North American Network Operators Group|
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Re: ULA and RIR cost-recovery
At 07:11 PM 11/24/2004, Owen DeLong wrote:
*** PGP SIGNATURE VERIFICATION ***So with unique address blocks, blocks that should not appear in the GLOBAL routing table, companies could use those prefixes for private peering all over the place. This sounds like a great idea for companies cooperating in commerce operations. Of course all that private traffic might traverse a network that bypasses the ISPs and NSPs, or perhaps runs over private virtual circuits (MPLS, Frame, ATM or whatever the popular choice is for such circuits that month).
While from a network operator's perspective, this might be a disaster, it's an enabler for corporate networks, and there's no reason to discourage it.
If you are a network provider, then filter the entire prefix block and any longer prefixes announced. Please, though, stay out of the way of private interconnectors who've been asking for years to have unique space so they can reliably talk with one another.
If we're talking about routing ULAs within a providers network, I'd think providers would love them. Right now, an enterprise can buy a "corporate VPN" or layer two network to route "private" addresses. Wouldn't providers be happy to offer the same service, for the same extra $$$, in IPv6? Especially when you consider that you can just drop the routes for the ULAs in your interior routing tables since ULAs are well, unique, and you're done. No tunnelling or other levels of indirection required. Charge the same or more for the "business-level service" that you offer now, but there is less work for you to do it.Right, but, the problem comes when the customers expect you to also announce the ULAs at your borders.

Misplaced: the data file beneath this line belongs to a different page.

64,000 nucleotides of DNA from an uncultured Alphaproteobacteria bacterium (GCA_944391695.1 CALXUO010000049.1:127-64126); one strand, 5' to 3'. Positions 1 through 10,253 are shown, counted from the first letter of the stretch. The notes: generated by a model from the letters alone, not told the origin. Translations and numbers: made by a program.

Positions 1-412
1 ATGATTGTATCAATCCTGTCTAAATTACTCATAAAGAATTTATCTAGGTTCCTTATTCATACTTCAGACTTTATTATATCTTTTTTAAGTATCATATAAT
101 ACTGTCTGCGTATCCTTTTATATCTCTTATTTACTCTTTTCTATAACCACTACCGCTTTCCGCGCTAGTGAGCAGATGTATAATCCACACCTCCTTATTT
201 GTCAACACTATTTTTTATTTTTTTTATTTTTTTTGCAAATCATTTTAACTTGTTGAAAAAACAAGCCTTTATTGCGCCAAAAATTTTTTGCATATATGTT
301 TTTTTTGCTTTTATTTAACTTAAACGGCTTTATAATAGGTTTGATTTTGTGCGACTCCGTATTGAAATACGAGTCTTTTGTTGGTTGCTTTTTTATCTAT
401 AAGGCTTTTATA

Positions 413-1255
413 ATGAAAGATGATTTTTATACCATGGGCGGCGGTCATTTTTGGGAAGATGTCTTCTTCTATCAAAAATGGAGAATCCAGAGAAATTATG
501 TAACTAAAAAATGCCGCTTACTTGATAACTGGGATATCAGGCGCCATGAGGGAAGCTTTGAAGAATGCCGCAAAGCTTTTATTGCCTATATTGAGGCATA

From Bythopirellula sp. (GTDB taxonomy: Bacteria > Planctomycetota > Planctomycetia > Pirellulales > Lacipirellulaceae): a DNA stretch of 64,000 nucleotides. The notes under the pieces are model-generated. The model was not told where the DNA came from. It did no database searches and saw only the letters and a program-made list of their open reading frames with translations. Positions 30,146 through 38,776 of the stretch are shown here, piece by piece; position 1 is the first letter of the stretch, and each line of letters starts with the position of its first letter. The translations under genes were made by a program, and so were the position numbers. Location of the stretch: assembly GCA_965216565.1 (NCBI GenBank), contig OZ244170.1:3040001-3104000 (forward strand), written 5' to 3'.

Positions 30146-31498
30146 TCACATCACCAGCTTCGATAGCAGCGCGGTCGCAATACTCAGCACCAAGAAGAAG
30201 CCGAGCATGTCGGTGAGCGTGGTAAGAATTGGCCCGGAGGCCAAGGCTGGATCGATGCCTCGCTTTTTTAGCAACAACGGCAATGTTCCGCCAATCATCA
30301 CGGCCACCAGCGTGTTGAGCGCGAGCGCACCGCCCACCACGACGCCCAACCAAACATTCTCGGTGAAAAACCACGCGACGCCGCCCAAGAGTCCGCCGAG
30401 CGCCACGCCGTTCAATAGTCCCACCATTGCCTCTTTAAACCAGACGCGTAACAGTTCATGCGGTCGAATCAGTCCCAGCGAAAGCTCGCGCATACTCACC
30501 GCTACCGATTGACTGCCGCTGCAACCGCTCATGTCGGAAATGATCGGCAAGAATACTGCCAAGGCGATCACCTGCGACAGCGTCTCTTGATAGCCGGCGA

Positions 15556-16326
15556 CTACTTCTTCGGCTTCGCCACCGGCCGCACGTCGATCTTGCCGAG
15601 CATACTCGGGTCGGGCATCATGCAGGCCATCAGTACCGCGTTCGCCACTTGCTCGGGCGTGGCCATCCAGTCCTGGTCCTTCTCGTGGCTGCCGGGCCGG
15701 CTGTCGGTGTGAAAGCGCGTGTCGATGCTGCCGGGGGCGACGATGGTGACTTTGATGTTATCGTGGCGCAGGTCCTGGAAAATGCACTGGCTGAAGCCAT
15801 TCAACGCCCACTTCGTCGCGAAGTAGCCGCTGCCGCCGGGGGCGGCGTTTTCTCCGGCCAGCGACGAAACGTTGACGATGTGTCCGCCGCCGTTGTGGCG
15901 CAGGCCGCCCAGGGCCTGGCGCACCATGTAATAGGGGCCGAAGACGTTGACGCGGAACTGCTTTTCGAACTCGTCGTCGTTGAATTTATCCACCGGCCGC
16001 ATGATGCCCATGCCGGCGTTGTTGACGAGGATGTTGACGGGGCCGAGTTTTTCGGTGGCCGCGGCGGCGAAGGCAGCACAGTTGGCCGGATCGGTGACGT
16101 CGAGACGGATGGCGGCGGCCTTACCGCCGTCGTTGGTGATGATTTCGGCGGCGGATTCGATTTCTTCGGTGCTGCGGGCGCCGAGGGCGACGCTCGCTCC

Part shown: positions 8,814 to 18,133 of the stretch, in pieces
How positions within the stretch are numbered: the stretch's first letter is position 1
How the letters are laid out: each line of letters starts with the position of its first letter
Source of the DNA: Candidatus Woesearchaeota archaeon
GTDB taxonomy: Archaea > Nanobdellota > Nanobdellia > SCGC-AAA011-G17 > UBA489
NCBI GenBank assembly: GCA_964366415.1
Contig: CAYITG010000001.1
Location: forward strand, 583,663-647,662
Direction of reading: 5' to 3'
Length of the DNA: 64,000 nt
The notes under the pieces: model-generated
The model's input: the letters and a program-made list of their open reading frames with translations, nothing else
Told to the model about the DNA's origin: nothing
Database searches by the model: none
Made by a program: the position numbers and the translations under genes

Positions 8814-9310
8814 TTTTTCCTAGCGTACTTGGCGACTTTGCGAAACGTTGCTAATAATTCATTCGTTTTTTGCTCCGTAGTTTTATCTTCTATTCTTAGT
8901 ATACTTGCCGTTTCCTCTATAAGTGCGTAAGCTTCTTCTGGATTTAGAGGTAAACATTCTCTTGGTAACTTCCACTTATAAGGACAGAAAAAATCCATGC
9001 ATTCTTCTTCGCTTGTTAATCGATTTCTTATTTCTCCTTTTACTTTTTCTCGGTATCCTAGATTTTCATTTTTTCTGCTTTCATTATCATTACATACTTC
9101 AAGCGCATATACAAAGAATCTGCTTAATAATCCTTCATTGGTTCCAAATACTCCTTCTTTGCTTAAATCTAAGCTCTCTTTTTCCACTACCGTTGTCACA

Hey, it's your network, you set your policies.
Talk to the other ISP, work out pricing, and sell an IP over IP solution, MPLS solution or some such. Look at this as an opportunity, instead of a problem, and there's money to be made without leaking the prefixes into the backbone. Embrace progress and conceive of creative solutions to customer needs.Believe me, this will occur. It will probably start with "Well, we've got this connection to you and this connection to ISP B, and, you guys peer, so, can you pass our ULA prefixes along to each other?"
Well, giving in and letting companies have PI space would be nice, but unique ULA space would be extremely valuable, even to folks who REALLY do not need PI space.The slippery slope will continue until market economics have blurred or completely erased the line between PI and ULA.